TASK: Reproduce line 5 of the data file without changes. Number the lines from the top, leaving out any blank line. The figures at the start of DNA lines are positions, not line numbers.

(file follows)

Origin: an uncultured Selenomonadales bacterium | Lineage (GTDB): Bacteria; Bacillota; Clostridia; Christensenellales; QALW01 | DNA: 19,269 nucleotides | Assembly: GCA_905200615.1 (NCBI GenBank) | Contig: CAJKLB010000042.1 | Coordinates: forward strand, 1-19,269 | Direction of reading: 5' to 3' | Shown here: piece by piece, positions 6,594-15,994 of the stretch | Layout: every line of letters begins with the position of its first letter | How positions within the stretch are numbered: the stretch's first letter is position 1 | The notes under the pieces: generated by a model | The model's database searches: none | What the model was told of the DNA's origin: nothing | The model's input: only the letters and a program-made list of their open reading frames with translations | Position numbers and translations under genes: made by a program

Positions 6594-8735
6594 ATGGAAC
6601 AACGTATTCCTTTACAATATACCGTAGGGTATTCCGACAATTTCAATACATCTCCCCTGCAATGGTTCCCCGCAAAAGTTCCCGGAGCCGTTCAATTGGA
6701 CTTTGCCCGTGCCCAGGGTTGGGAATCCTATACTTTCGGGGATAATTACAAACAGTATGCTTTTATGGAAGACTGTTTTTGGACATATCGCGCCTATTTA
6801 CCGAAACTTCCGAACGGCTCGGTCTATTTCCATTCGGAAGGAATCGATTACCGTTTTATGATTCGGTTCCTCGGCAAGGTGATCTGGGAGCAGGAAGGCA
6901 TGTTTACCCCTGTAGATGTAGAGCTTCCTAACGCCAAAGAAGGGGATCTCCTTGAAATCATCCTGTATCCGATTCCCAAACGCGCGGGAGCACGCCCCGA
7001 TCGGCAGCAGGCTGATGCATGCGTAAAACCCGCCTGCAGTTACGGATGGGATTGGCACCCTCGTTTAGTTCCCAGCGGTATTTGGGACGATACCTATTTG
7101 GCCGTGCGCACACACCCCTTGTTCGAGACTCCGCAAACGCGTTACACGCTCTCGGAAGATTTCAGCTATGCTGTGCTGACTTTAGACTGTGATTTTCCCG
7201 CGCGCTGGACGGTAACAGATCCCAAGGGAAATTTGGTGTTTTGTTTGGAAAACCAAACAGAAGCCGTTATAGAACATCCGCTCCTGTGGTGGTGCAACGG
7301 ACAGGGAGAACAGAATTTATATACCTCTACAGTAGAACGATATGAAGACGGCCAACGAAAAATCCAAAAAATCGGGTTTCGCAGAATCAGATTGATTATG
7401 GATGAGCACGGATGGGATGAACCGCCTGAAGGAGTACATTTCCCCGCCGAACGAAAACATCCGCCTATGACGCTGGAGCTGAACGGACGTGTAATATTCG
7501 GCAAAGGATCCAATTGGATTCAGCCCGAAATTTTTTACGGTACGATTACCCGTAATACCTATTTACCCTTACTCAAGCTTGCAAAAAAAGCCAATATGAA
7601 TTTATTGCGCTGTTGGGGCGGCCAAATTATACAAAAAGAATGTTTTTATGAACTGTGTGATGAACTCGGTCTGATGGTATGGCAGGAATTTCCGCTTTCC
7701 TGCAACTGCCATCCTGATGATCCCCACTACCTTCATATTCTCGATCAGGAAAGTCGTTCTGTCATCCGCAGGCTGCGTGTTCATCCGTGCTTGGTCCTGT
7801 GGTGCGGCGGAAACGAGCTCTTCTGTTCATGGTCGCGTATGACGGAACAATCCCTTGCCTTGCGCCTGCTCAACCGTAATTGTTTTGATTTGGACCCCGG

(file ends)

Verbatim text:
6701 CTTTGCCCGTGCCCAGGGTTGGGAATCCTATACTTTCGGGGATAATTACAAACAGTATGCTTTTATGGAAGACTGTTTTTGGACATATCGCGCCTATTTA